To understand why this is important, consider that HGH is important in proper muscle growth, increased fat loss and sustained fitness levels. The fact that HGH aids in muscle buildup while reducing the amount of fat at the same time is the reason why HGH is important in health and fitness. Other ways in which a fasting diet improves health is through regulating the amounts of ghrelin (also known as the hunger hormone), reduced triglyceride levels as well as decreased inflammation.
2. A Fasting Diet Reduces the Risk of Heart Disease and Diabetes:
Scientific research shows that intermittent fasting rapidly increases the uptake of glucose, and allows for the optimal action of the insulin hormone. This simply means that insulin becomes more effective in regulating the amount of glucose in blood circulation.
Insulin resistance is a major global problem, largely due to the remarkable decrease in regular physical activity coupled with great abundance of food in recent years. To appreciate this perspective, it would be important to look back at evolution as it occurred, alongside the human genome. Millions of years ago, the human body adopted a strategy that allowed it to preserve energy in fat form to ensure survival during drought seasons. Fast forward to present times, a consumerism culture and great abundance of (unhealthy) food and it is easy to see where the problem lies.
Today, many people are continually feasting, and never taking a break to fast, as was the case in early days during famine. This is supported by the theory of thrifty genes. According to this theory, it is important for these fluctuations to occur to ensure that the metabolic processes go on optimally. A closer look at the fasting diet shows that it revolves around this theory.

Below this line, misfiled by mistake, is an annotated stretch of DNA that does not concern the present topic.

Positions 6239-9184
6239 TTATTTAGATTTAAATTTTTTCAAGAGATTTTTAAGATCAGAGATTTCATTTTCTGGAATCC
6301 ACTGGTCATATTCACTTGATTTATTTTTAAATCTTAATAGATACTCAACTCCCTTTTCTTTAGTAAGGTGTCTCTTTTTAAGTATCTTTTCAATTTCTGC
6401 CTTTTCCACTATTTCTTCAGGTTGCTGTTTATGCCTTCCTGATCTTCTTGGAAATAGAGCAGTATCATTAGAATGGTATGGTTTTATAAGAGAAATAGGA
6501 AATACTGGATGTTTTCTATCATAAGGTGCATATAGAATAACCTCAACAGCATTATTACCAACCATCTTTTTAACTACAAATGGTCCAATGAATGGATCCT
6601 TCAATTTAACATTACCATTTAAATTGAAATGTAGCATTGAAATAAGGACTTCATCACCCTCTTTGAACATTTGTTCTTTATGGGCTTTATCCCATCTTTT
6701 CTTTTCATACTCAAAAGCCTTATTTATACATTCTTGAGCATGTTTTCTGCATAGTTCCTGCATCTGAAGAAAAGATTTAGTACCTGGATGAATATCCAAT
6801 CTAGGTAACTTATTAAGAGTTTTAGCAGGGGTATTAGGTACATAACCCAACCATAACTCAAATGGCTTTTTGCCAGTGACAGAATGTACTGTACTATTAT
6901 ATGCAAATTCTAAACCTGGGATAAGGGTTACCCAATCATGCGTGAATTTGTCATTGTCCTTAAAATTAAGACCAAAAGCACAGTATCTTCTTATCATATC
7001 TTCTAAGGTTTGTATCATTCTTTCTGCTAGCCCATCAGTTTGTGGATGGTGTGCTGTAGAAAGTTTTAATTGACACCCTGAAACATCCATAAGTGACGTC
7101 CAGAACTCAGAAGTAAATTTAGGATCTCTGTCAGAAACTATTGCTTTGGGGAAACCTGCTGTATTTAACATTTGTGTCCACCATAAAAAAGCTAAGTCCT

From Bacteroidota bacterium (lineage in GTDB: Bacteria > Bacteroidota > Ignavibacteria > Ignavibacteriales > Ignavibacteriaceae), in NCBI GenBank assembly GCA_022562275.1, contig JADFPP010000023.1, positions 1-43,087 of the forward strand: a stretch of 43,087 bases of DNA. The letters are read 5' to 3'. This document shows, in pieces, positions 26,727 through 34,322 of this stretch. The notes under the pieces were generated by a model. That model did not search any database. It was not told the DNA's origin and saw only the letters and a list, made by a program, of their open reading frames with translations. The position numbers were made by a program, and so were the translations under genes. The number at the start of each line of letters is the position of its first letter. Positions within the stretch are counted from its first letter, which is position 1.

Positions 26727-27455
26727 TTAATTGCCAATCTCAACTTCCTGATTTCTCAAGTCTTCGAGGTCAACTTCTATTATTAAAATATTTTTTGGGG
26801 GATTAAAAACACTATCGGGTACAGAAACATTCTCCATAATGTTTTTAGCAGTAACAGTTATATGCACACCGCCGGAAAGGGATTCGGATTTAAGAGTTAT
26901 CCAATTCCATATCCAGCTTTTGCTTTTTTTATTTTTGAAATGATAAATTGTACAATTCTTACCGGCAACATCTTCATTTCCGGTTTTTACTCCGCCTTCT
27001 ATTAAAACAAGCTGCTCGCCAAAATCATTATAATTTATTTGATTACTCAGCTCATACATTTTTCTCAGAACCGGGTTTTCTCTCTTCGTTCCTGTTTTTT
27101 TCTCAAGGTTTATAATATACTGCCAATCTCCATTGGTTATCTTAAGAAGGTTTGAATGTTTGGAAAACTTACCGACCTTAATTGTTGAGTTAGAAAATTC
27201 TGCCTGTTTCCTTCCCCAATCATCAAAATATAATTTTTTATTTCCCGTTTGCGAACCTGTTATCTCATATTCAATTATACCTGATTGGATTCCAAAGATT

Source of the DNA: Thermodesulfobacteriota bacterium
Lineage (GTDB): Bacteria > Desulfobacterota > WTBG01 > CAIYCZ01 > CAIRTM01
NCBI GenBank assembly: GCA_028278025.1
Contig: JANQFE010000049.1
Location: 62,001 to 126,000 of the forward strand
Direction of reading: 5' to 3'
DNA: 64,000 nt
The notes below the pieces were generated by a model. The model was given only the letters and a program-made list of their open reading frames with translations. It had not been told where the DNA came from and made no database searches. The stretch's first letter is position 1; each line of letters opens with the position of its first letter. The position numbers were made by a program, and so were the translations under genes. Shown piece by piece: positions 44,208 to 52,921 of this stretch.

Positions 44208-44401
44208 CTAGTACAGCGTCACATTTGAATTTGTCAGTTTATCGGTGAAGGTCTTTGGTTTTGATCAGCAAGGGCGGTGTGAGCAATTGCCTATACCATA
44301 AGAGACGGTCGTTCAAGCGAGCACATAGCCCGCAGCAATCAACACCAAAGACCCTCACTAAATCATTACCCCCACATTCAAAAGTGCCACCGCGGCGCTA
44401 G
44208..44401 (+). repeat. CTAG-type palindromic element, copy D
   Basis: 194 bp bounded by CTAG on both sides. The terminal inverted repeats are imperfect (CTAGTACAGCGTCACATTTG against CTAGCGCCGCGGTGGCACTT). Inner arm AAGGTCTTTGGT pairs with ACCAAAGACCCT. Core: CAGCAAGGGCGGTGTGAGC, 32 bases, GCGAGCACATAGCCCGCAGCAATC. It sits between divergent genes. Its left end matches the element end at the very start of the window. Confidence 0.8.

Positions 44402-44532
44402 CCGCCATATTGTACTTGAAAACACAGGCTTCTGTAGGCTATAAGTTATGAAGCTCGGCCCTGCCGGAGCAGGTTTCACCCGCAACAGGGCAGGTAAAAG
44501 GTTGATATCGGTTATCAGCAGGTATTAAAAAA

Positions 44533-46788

By imitating the natural fluctuations in the amount of food available, users of this diet are able to ensure optimal metabolic function without necessarily altering the amount of food intake. Keep in mind however, that this is not permission to indulge in unhealthy processed foods because the quality of nutrient intake matters a lot. By improving the uptake of glucose using insulin, there are lower chances of getting diabetes and heart disease.
3. The Fasting Diet has a Huge Impact on the Health of the Brain:
It Intermittent fasting, as mentioned above, has benefits that go beyond weight loss. This is evident in the diet’s benefits for the brain. Researchers have, over the years, studied the importance of fasting on a regular basis with regards to dementia.
Studies carried out in rats showed that this form of fasting could potentially delay the onset of Alzheimer’s and Parkinson’s disease. This is the explanation behind the findings: A fast typically begins about 12 hours after ingesting a meal. This is critical because it marks the point at which all the blood glucose in circulation has been used up, this triggering the breakdown of glycogen for energy production.
This glycogen, which is obtained from the liver, is broken down to provide glucose. As the fast continues, there is steady progression to the use of stored body fat. One of the byproducts of fat breakdown for energy production is a set of compounds known as ‘ketone bodies’. These ketone bodies are used as a source of fuel in the brain. In addition to this, intermittent fasting also increases the production of a protein known as the Brain-derived neurotrophic factor, abbreviated BDNF.